Skip to content Self-effacing Link-bait for the SEO Community

I have to say welcome to SEO Blog World to SEOLoser, who posted his Pubcon experience on his SEOLoser blog. It is so real it is funny, and it is so funny most of the people he lampoons won’t realize most of it is so true.

I won’t reproduce his words here because you should go there and read them, but I will comment for those who have read them (and for the man himself).

First, the answer is “yes” to the question, “Is this the way people behave when fans come up and say ‘wow’ and stare at them?” You didn’t need to go to Pubcon to learn that. Go up to any human and stare at them in admiration and wait and eventually they will get uncomfortable. Still, it was fun to read your story.

Perhaps more more meaningfull comment is how you are exercising blog power on the SEO world. I try and preach this to my clients, and most don’t get it. You were nobody, wanting the attention of the SEO world, and so you blogged on-topic and in a timely fashion, and got the attention. That’s the story here.

Sure there’s Link Bait and Baiting in general (which you did to Rae and Shoemoney) but then there’s hook-humility (where you self-efface and wait for people to say “no you’re not! You’re not a loser!“. You did those, too. And they worked, too.

But I would like to suggest that they worked not because those people are easily baited, nor because they actually care about your low self esteem. They worked because dude, you can write.

Humans are drawn to potential. I don’t care what edition of How to Pick Up Girls you buy, or how many Dale Carnegie books or dating web sites tips you read, the bottom line is you are evaluated for your potential within seconds of first contact. I don’t believe Shoemoney is as much of a genius as he is an opportunist. You presented yourself to Shoemoney as a nothing. No opportunity. No conversation, no added value. And I don’t believe Rae Hoffman is as much of a genius as she is hard worker. Shawn Hogan? I don’t know him but I know he’s a very hard worker and a very smart guy. What potential did you show in your first few minutes of engagement? Nothing there for Shawn.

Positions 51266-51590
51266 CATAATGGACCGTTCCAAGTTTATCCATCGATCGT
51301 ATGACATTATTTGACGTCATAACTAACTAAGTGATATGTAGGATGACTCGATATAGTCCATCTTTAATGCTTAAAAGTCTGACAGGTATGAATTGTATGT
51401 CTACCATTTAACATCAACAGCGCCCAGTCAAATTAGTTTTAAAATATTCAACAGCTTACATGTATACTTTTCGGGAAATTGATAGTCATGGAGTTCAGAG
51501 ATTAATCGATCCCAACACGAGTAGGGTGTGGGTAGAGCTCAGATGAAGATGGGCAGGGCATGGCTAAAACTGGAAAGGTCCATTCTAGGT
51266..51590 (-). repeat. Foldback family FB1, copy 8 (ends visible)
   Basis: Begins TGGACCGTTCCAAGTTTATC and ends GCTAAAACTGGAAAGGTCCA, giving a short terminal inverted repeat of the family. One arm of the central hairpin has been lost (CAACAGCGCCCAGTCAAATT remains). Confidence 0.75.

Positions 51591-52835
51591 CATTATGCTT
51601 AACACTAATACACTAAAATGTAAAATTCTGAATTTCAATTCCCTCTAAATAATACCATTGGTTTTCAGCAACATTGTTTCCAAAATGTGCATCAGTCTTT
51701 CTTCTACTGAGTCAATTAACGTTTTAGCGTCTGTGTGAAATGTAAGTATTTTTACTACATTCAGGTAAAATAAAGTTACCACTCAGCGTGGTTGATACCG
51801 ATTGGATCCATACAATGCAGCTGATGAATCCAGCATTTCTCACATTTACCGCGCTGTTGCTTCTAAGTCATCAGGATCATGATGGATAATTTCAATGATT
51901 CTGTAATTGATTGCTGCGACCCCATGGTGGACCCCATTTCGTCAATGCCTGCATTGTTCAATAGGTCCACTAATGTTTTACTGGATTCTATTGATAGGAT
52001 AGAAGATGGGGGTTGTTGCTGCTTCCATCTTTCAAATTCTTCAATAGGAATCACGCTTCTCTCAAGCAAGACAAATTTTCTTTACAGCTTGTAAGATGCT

And let’s not forget that there are two polarities for potential : positive and negative. Your blog posed both to some of those who responded to your bait. Why risk bad vibes from you? (negative potential…detected by Shoemoney, even if his first judgement missed it). Why miss possibly looking good in front of the readers of your blog as it gets popular in SEO world, especially among contrarians? (positive potential…I see Todd posted. He is a gentleman that Todd).

Lucky for you, you’re not an SEO loser yet because you haven’t tried and failed as an SEO in SEO land. You’re off to a decent start as long as you stick to IM, email, and forums. You may be a loser socially, as you report, but that can be cured with practice (and those Dale Carnegi books).